With the biological explanation for emotions, it is claimed that the physiological effects of an emotion are experienced before cognition. One example of a biological theory for emotion is Facial Feedback Hypothesis.
Facial Feedback Hypothesis
Facial Feedback Hypothesis can be understood in four steps:
Role of the Autonomic Nervous System
Some theorists believe that the Autonomic Nervous System may play a role in triggering emotions in response to environmental events that pose a threat to a person or organism (Levenson, 1988). The Autonomic Nervous System, responsible for the monitoring and functioning of circulation, respiration, digestion, metabolism, secretions, body temperature and reproduction (Lundy-Ekman, p.169, 2007), has been thought to have distinctive patterns of activity associated with certain emotions considered beneficial for survival (Levenson, 1988; Reeve, 2009; Sinha, 1996).
Recent research suggests this may be the case for certain core emotions such as fear, disgust, sadness and anger (Reeve, 2009), though not all emotions have such distinctive ANS activity. In the case of anger eliciting situations or events, heart rate is recorded to significantly increase (Sinha, 1996) as well as systolic blood pressure (Sinha, 1996). It is hypothesised that this increase in blood pressure boosts isometric muscle strength and the accuracy of sensory intake which in turn helps prepare the body for physical altercation (Schwartz, 1981 cited in: Sinha, 1996).
Appraisal Theory is used to explain emotions that may occur due to cognitions. Appraisals are a form of judgment made in regards to a situation or event that occurs, this event may be seen as either 'good' or 'bad'. In order for a judgment to be formed the event must have some sort of significance to the individual, such as implications for their well-being (Reeve, 2009).
According to Reeve (2009) cognitive emotion theorist agree that:
Example of an Appraisal: A co-worker has accused you of using a mobile phone during work hours. Your boss has already made it clear to all employees that this interferes with your job role and therefore is not allowed. You are shocked to receive an email from your boss warning you that if you continue to use your phone during office hours you will have to find a new job.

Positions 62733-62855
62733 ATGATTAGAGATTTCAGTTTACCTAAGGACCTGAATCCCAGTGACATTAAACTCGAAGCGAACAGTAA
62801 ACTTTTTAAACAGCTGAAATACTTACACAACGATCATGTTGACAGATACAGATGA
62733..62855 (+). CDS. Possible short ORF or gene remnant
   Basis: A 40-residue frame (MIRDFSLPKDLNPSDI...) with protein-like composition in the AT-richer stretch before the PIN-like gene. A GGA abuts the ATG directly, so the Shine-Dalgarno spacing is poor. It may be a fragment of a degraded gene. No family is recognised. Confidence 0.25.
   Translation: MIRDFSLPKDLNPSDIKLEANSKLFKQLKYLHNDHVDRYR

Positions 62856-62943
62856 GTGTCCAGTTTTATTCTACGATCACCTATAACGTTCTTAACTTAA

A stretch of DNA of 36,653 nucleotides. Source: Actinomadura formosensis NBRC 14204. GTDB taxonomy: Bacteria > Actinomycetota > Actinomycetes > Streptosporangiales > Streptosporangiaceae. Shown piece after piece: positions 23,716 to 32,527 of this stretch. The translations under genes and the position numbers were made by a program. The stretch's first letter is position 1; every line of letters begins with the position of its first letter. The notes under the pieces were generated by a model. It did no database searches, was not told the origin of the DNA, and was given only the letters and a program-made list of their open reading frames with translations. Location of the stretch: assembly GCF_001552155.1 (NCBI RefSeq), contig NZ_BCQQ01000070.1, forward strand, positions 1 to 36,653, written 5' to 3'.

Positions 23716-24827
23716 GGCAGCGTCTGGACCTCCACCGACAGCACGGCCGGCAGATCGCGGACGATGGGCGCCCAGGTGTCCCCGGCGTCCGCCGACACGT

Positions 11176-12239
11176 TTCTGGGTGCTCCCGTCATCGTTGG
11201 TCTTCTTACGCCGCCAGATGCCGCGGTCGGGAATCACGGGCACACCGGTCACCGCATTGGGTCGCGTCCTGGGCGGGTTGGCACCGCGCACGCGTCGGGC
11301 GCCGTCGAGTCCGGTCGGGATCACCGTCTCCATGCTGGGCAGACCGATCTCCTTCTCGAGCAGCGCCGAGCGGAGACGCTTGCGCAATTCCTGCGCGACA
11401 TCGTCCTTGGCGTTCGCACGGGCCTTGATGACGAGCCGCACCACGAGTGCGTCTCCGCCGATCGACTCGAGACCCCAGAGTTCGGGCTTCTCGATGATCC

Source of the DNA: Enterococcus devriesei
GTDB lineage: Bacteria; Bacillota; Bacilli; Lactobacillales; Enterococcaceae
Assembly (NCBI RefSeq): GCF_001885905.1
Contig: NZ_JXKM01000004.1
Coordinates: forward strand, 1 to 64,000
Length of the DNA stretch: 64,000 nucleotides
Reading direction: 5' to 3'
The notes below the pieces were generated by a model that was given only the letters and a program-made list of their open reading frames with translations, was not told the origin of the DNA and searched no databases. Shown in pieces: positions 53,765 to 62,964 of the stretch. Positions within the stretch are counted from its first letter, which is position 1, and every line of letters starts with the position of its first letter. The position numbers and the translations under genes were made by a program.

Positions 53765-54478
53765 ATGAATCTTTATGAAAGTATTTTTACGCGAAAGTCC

Upon receiving the email the following happens:
Measuring problematic anger
Unlike anxiety and depression disorders, Anger related problems are under-researched and under-defined (DiGiuseppe & Tafrate, 2003), this makes it difficult to diagnose problematic anger, as it may take on many forms. Nevertheless, the purpose of this part of the textbook chapter will be to give a brief summary of the ways in which anger can be measured, in order to help you become more aware of your anger and to judge yourself, whether or not your anger is problematic.
Duration and rumination
Rumination is characterised by uncontrollable repetitive thoughts towards a distressing event or situation (Denson, Fabiansson, Creswell & Pedersen, 2009) and is considered a form of coping style which serves to increase the length (or duration) of time in which we experience Anger (Denson, Fabiansson, Creswell & Pedersen, 2009).
Anger rumination can be understood by looking at the focus of Anger. As Denson, Fabiansson, Creswell & Pedersen (2009) see it, two potential such focuses exist, these are Self-focused rumination and 'Provocation-focused rumination'.
Self-focused rumination is described to occur when an a distressing situation gets an individual to turn their anger inwards and focus on the self, which in turn is thought to increase self-awareness. It is hypothesised by self-awareness theory, that this causes individuals to initiate a process where they compare their current state with their personal standards (Denson, Fabiansson, Creswell & Pedersen, 2009). When an inconsistency arises and the individual is unable to reduce it, this results in negative feelings and thoughts (Denson, Fabiansson, Creswell & Pedersen, 2009).